Summum sued, claiming that the government's refusal to display its statue in the park was a violation of its right to free speech. The Court has held in earlier cases that public officials may not discriminate against groups in public parks because of their messages or religion. The Tenth Circuit applied the free speech test and required the city to either display all religious monuments donated by third parties or display none of the donated monuments.

With concerns that the Tenth Circuit decision will require the removal of historic religious displays, both local governments and religious groups will be closely watching this case. We should be praying.

Summum originated in the fall of 1975 when Claude Rex Nowell began to have a series of encouters with highly intelligent spiritual beings. As a result this religous sect developed a gnostic approach to life. That is they believe in order to free yourself from the inferior material world, one needs gnosis, or spiritual knowledge available to all through direct experience or knowledge (gnosis) of God. This knowledge is generally found inside one's self. Their mission is "To help you liberate and emancipate you from yourself and turn you into an Overcomer".

For a short video review of the case click here.

Tuesday, September 16, 2008

Recent PBF Sermons

We are having some technical problems uploading sermons to our website. In the meantime, we'll have links here on the blog to our sermons on an external site. Thanks for your patience.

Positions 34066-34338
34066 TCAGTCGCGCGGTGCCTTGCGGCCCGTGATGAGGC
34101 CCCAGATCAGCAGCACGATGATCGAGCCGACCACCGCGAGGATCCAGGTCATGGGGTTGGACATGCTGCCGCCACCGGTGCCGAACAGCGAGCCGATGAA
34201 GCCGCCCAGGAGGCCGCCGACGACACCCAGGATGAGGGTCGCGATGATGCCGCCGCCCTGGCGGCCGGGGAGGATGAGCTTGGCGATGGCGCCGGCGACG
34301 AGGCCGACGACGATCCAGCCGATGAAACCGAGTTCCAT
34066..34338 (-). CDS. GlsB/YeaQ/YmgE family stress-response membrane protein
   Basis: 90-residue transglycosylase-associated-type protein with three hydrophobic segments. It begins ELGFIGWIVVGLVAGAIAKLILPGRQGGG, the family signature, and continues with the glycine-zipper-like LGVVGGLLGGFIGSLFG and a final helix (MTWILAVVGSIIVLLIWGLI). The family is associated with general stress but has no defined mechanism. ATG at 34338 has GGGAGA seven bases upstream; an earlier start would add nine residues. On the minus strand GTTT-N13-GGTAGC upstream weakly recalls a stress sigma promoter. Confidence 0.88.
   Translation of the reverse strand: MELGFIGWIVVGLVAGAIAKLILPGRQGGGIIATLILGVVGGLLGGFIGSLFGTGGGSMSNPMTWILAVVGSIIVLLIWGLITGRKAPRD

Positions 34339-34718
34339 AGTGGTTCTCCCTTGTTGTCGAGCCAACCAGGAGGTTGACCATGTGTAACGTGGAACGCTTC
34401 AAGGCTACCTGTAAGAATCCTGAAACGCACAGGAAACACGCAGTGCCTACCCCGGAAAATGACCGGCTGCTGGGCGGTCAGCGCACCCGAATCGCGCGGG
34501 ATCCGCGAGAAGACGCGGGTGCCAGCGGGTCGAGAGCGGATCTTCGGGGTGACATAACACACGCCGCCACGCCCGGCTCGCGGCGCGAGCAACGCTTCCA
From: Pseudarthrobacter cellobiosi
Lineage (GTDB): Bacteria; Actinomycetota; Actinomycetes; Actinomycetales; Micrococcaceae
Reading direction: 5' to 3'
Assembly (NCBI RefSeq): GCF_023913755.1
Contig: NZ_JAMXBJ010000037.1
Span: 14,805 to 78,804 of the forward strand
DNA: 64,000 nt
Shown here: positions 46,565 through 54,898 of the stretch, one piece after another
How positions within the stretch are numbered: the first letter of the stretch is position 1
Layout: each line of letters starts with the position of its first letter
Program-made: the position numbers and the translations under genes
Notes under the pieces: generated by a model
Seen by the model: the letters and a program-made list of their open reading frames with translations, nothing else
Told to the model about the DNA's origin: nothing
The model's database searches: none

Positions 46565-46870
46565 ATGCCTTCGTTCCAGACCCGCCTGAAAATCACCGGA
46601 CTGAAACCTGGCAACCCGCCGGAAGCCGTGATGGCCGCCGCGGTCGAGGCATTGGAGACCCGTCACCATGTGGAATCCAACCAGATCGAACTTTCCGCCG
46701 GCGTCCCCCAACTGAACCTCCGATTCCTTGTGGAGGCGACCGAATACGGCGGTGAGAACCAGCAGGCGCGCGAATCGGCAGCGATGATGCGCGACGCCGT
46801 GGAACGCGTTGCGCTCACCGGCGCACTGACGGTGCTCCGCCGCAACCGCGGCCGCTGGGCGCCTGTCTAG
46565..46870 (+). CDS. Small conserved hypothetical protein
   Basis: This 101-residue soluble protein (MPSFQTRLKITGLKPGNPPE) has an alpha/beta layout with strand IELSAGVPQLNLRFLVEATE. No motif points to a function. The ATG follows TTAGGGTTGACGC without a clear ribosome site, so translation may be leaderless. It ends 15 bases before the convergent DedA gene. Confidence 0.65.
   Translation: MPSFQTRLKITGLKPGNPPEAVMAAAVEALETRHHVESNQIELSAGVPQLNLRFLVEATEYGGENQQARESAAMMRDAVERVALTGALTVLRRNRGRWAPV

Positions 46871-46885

Sept 7 - Ephesians 3:8-9
Aug 24 - Ephesians 2:19-22
Aug 17 - Ecclesiastes 2:1-11
Aug 10 - Ephesians 2:14-18
Aug 3 - Ephesians 2:11-13

Friday, September 12, 2008

Derek Thomas and Ligon Duncan

Check out this interview which moves into a discussion of present evangelism in the church.


Monday, September 8, 2008

Evangelism and Church

The past two Sunday mornings Greg has preached on Paul's passion for evangelism and how that should impact our lives. The blog below offers further thought for you this week.

Over at The Sola Panel, Tony Payne asks the question, "Is church for evangelism?" . In his post he addresses the issue of evangelism and the focus of the christian assembly.

An interesting response by Ken Stewart, professor of theological studies at Covenant College, is worth pointing out..."Perfectly orthodox churches need to hear the gospel preached and to witness its power in transforming the curious and unbelieving. So many perfectly orthodox churches are 'starved' of the opportunity to observe people visibly responding to the gospel because that response is no longer sought. So, years pass into decades during which no one has been known to be effectually called under the preaching of the Word, because the preacher has not sought any such result."

Thursday, September 4, 2008

Selected Psalms: Psalm 1

How fitting that the very first Psalm details the vital nature of God’s word in the life of the Psalmist.